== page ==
2001 was a phenomenal year for handheld gaming, and it all starts with the arrival of the Game Boy Advance, After years of slow and simple moving games on Game Boy Color, Nintendo took a SNES, added some additional horsepower and crammed it into a small bar soap design. To sweeten the deal, it tossed in large screen. We eagerly rushed to our nearest retailer to snag the Glacier model, along with Super Mario Advance, Castlevania: Circle of the Moon, Fire Pro Wrestling and even ChuChu Rocket! Too bad Nintendo didn't include a back light.
4.) Game Boy (Nintendo)
Nintendo forever changed handheld gaming with its Game Boy. First released in 1989 and bundled with one of the greatest puzzle games of all time, Tetris, the system wowed players with its NES quality graphics and at the time, portability. Sure, it displays all of its games in black and white, but that didn't matter. Buying one of these made you the cool kid on every street in the U.S., and we suppose other parts of the world.
3.) Game Boy Advance SP (Nintendo)
The original Game Boy Advance is cool, but the exposed screen doesn't react so well to hitting floors and falling down stairs. Nintendo remedied this with Game Boy Advance SP, which features a cool clamshell design that makes the system durable, stylish and compact enough to fit almost anywhere. Up until DS Lite, it was the best designed portable system in history.
2.) PSP (Sony)
Not content to play games with simple graphics, Sony kicked things up several notches with its sweet PlayStation Portable, a multimedia device that delivers a high definition gaming experience in your hands, in addition to remote TV viewing, MP3 listening and its proprietary UMD technology, which enables you to watch movies (you may also store them via memory stick). A glorious screen displays the action, and the sleek outer casing has sex written all over it (it's invisible). Sony caught heat for crappy battery life and releasing too many ports (making it just as guilty as Nintendo), but it's hard to bash the machine while playing Grand Theft Auto: Vice City Stories, God of War: Chains of Olympus and Burnout Legends.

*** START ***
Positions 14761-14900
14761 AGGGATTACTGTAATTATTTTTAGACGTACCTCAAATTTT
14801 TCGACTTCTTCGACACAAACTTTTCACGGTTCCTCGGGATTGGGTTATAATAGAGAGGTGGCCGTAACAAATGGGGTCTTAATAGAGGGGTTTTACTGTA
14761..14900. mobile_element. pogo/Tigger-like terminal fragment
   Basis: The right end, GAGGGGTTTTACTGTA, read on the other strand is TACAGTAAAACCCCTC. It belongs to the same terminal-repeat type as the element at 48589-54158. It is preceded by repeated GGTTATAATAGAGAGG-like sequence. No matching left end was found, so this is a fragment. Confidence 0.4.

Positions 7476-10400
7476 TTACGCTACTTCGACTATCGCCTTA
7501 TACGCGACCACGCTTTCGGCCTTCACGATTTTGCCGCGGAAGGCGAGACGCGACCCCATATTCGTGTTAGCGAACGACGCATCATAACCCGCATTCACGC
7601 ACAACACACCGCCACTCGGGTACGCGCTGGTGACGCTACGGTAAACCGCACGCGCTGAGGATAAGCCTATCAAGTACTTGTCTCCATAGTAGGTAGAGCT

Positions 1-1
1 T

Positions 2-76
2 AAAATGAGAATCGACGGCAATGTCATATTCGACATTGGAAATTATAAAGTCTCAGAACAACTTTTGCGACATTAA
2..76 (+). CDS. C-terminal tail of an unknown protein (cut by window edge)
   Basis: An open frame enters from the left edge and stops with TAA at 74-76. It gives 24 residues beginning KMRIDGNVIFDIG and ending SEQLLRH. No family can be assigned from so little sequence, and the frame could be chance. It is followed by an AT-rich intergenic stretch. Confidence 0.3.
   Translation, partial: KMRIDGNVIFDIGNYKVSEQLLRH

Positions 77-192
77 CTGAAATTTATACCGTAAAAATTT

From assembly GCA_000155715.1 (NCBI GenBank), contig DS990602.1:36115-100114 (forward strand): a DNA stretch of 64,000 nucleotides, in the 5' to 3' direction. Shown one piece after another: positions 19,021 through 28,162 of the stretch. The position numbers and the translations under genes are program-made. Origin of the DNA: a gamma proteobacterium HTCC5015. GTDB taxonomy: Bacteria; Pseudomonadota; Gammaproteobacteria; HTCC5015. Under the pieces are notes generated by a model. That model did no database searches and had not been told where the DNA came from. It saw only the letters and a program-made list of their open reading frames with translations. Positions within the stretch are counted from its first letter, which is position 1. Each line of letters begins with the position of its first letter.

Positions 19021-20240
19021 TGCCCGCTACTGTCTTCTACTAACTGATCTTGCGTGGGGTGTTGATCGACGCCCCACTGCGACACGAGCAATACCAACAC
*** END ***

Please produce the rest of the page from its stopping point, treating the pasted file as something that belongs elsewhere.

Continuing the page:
1.) DS Lite (Nintendo)
At first, we were hesitant to purchase DS systems. The touch screen gameplay intrigued us, but the bulky, clamshell design, dim screens and weak software library had us reaching for our PSPs. Then came Brain Age, Animal Crossing, New Super Mario Bros., Trauma Center, and Phoenix Wright. A certain redesign called the DS Lite didn't hurt either, as Nintendo took its ugly machine, tossed it into the trash and created a slim and sexy new model. Soon it took over the world, leaving Sony in the dust and going on to become the best selling system in history. Proof that when it comes to portable systems, Nintendo is king.
Some people will read this list and wonder just how we missed Atari's oversized handheld, the first color portable system ever. Well, we didn't. It was never that great a machine, despite its huge screen. Sure, Batman Returns was okay, but most of the library sucked. Sorry Kung Food fans, but we declawed Lynx.